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Papa John’s savior has a tough task

The company’s sales have worsened over the past 18 months, and things aren’t getting any easier, says RB’s The Bottom Line.
Photograph: Shutterstock

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The activist investor known most for taking Olive Garden to task for not salting its pasta water now gets a new challenge: turning around the country’s fourth-largest pizza chain after a nightmarish 2018.

Starboard Value, whose proxy fight victory over Darden Restaurants in 2014 set a new standard for activist investing, will invest up to $250 million in Papa John’s in exchange for stock that will give it up to 15% of the company. Franchisees will be able to buy another $10 million in stock at the same terms.

For Papa John’s, the deal could finally signal an end to months of uncertainty following the shocking departure of its former chairman, CEO and founder, John Schnatter.

But numbers Papa John’s released Monday made it clear exactly what kind of task it and its new financial backers have in front of them—a tough one that is far more complex than the one Olive Garden faced five years ago. There is no pasta water to salt this time.

Papa John’s domestic same-store sales fell 8.1% in the fourth quarter—a modest improvement over its nearly 10% decline in the third quarter.

Yet those sales worsened in January, falling 10.5%. Among the reasons for the slowdown: “ineffective promotions in the heightened competitive environment.”

But a different look at the data paint a much dimmer picture of the sales challenges facing the Louisville, Ky.-based chain.

On a two-year, stacked basis, same-store sales worsened from a decline of 8.8% in the third quarter to a 12% decline in the fourth quarter—that’s because the comparisons in the summer months were easier than they were in the last three months of the year.

And the implication from January is even worse. The first part of the year suggests that same-store sales could be down well over 15% on a two-year basis, using Papa John’s 5.3% decline from the first quarter of 2018 as a calculation. The weakness explains the challenges the company is having with closing locations.

As BTIG analyst Peter Saleh noted, the rapid deterioration “necessitated the investment by Starboard.” It probably scared off buyers—who were circling the chain in November only to back off last month, according to reports.

One of the hallmarks of the restaurant business in 2019 is that it’s largely full of locations, especially when it comes to chain restaurants. Consumers are therefore picky.

They have reams of information on company actions from ratings and social media. Any chain that fails to meet expectations or damages its reputation gets swift punishment.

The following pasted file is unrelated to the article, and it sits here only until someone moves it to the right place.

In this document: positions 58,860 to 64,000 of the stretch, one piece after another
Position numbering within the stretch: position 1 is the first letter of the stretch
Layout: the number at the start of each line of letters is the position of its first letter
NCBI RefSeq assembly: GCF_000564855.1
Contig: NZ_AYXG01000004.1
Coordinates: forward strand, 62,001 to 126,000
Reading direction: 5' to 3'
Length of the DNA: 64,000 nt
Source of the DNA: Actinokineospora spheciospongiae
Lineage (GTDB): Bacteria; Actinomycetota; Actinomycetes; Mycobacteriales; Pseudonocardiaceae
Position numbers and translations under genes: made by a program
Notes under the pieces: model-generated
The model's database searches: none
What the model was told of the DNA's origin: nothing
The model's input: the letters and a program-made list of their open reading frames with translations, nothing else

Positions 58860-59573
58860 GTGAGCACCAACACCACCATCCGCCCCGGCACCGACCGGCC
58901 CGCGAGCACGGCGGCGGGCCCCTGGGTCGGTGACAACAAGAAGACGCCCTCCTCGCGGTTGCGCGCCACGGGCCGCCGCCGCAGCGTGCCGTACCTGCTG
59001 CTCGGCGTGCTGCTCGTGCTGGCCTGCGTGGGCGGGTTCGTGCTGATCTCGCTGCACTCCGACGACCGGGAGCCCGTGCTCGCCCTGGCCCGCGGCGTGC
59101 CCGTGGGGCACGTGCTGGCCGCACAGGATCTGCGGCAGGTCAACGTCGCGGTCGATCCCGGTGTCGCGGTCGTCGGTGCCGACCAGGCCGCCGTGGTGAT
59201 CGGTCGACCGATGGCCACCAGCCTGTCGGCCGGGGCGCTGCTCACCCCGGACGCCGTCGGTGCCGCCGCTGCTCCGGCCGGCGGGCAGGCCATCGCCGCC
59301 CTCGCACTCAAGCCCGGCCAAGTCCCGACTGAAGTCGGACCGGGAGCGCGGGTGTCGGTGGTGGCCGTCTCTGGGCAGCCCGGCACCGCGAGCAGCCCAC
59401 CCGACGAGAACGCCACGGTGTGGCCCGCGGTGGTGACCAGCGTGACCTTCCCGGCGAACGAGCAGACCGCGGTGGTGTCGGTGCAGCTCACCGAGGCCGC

Chipotle Mexican Grill found this out in 2016 when its same-store sales plunged more than 20% after a series of food safety incidents—and the company’s sales have recovered only modestly since.

Papa John’s two-year figures are painting a similar picture. Consumers have clearly punished the chain since Schnatter’s comments about NFL player protests in November 2017. They worsened further after the July incident and the company’s marketing changes since then haven’t helped.

This was also its first season without the NFL sponsorship, which it ceded to Pizza Hut nearly a year ago.

Pizza Hut, the country’s second-largest chain, has worked to take advantage of that sponsorship. What’s more, the country’s largest pizza player, Domino’s Pizza, is about to increase the pace of expansion—promising to grow by a third over the next few years as it seeks to solidify its dominance in the market.

Those two chains, plus privately held Little Caesars, will almost certainly put considerable pressure on the smaller Papa John’s and make recovery in a pizza market known for low consumer loyalty all the more difficult.

Starboard and its CEO, Jeff Smith, who will become Papa John’s chairman, did help turn around Darden, thanks to cost cuts, the sale of some real estate and operational improvements. But much of that credit for the turnaround has been given to Gene Lee, who was named interim CEO before the 2014 proxy and who has led the casual-dining operator since.

Equity investments like the one Starboard is making can prove beneficial to a company. Noodles & Co. received equity infusions from Mill Road Capital and L Catterton in 2017, which provided the financial stability that help them reverse sales declines and rebuild company profitability.

Yet Noodles doesn’t operate in a market nearly as competitive as the one Papa John’s does. It also didn’t have to deal with the public relations problems or fight with its founder over control. And Schnatter hasn’t exactly provided the Starboard investment with a ringing endorsement, leaving open the possibility of legal action in an SEC filing.

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